A driver who's ferried passengers throughout the Bay Area as an Uber, Lyft and taxi cab driver feels that his chance of making a decent living is drying up no matter which service he offers.
"There's no future in this work," said Jay Cradeur, who's logged 23,000 trips for the ride-hailing companies. He recently experimented with getting behind the wheel of a traditional taxi and described his experience on "The Rideshare Guy" blog.
Although he made some surprising discoveries about the differences of passenger behavior in cabs compared to those who get picked up with an app, he's going to stick with Uber and Lyft for now. The math just makes sense.
"I've really studied it. I've got it down to a science. I can work 50 hours a week and make $2,000, so that's $40 an hour," said Cradeur.
However, if and when Uber and Lyft become publicly traded companies, he thinks many of the financial incentives will vanish.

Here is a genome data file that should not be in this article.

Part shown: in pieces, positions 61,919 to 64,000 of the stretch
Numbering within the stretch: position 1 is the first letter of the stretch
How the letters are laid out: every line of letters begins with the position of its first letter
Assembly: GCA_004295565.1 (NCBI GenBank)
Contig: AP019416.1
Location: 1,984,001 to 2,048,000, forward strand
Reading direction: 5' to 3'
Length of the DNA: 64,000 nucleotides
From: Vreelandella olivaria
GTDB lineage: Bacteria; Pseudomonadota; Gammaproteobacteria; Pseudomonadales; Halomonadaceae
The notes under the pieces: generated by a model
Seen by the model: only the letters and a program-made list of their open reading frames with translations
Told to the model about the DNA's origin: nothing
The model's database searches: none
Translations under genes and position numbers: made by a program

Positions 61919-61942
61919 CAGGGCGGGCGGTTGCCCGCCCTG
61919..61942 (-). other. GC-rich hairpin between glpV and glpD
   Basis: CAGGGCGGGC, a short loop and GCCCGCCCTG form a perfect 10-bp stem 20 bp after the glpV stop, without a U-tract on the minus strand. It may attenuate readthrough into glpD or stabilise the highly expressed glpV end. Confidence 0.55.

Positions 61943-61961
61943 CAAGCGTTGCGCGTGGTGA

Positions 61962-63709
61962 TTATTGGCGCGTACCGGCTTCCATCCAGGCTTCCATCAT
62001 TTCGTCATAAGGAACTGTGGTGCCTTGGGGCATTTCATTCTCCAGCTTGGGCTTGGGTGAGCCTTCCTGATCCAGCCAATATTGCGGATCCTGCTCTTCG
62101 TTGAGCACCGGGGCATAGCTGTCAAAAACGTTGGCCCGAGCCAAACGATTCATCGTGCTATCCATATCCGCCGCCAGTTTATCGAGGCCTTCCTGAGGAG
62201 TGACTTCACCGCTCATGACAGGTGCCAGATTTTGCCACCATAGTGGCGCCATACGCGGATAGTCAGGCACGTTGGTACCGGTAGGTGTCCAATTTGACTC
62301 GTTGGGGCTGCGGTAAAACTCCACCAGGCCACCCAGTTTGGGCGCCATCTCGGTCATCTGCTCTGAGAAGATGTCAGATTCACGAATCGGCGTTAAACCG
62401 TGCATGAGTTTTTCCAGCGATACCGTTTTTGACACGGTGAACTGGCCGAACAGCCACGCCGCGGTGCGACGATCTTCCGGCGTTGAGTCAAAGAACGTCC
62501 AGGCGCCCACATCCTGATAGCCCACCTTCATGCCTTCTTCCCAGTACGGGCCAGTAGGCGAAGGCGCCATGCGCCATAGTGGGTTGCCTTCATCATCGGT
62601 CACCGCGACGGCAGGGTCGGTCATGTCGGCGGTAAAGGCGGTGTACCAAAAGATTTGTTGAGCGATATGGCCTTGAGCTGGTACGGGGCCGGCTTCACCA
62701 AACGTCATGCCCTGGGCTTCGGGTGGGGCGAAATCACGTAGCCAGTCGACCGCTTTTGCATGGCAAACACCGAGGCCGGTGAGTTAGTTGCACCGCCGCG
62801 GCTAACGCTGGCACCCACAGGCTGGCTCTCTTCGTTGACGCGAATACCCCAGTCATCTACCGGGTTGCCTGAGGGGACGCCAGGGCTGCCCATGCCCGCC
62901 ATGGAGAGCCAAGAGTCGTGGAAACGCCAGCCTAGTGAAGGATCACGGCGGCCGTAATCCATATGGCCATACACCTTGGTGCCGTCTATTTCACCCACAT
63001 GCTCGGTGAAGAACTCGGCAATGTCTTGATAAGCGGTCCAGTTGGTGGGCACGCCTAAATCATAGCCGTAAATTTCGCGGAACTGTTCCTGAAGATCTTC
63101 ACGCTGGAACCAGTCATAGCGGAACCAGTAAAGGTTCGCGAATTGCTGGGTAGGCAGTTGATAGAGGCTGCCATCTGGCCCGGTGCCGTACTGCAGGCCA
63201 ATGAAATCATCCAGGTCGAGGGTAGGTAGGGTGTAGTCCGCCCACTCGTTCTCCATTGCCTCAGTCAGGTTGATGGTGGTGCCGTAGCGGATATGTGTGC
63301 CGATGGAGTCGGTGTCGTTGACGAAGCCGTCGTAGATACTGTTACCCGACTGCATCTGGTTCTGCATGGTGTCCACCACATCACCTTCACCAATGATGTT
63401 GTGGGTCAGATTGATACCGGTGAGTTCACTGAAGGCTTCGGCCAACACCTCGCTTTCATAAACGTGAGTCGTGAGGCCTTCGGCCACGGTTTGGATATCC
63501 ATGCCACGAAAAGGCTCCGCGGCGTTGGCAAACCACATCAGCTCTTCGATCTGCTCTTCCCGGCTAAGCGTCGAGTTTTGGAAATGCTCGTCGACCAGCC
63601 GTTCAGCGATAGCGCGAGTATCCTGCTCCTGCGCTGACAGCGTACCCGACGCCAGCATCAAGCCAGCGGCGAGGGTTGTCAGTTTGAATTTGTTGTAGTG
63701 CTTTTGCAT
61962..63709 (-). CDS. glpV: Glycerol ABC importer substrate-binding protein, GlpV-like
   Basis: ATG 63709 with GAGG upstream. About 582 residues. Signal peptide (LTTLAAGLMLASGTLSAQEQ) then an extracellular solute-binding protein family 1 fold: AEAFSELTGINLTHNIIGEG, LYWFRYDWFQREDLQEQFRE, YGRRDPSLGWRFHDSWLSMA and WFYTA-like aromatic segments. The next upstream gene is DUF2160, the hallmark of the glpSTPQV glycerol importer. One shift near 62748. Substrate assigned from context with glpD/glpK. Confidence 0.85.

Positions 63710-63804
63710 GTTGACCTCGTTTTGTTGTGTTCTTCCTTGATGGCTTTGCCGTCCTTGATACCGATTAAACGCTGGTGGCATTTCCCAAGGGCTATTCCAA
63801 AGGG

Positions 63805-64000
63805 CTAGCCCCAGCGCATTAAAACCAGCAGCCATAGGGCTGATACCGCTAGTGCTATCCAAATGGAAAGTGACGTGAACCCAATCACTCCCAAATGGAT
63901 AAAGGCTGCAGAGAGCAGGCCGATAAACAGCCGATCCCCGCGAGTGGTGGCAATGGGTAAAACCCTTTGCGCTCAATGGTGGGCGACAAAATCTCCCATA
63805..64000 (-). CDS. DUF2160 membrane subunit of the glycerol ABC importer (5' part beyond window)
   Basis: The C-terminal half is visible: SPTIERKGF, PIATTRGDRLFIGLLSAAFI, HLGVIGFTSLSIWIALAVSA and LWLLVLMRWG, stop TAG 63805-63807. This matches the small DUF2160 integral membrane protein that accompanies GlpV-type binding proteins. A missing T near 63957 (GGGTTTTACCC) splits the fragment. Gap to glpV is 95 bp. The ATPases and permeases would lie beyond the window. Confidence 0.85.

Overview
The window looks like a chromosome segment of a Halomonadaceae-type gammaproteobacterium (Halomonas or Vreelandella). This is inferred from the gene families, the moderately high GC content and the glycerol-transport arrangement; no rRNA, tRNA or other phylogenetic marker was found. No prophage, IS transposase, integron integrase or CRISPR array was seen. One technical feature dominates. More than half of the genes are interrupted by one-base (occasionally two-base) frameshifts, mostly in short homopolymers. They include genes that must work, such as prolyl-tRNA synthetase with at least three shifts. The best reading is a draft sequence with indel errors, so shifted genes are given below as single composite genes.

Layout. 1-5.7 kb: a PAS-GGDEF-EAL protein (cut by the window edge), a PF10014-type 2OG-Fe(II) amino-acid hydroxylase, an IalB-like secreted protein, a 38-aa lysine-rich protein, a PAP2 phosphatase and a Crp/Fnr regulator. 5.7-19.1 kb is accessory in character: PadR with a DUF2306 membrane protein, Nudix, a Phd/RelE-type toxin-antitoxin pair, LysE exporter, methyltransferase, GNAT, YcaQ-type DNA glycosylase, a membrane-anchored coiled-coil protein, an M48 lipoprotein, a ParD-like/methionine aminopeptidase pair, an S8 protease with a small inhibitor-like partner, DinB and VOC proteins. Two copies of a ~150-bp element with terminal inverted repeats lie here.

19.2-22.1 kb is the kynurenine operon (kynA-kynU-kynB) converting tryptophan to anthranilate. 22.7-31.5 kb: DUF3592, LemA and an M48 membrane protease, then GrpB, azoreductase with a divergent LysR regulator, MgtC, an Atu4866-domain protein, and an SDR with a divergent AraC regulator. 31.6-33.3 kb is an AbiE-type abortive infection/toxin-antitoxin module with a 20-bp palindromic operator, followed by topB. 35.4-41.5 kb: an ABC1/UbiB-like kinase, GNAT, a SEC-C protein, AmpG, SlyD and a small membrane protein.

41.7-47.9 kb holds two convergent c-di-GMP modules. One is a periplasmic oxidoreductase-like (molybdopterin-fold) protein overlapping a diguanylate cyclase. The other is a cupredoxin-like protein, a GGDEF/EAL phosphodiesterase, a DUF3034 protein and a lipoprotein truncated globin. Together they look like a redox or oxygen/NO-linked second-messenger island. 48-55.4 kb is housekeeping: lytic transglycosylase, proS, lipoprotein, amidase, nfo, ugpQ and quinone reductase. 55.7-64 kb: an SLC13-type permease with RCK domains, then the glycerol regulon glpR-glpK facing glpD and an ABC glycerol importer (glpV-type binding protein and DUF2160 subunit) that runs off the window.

A taxi driver can't make up the difference from the bonuses offered,by those companies he said to KCBS Radio.
"I just didn't make as much money. It was comparable, but with Uber and Lyft they offer all these bonuses here in San Francisco because there's always a shortage of drivers," said Cradeur. "They offer these bonuses to buy our loyalty."
To test if Uber and Lyft were the more lucrative option for drivers, he briefly drove for Flywheel. Cradeur found that passengers of that taxi service were more likely to make conversation than look at their phones, and more appreciative of his skills. Plus, Flywheel riders were more generous.
"We get bigger tips. Almost everybody tipped me as a taxi driver, whereas with Uber and Lyft maybe 20 to 30 percent of the passengers actually tip."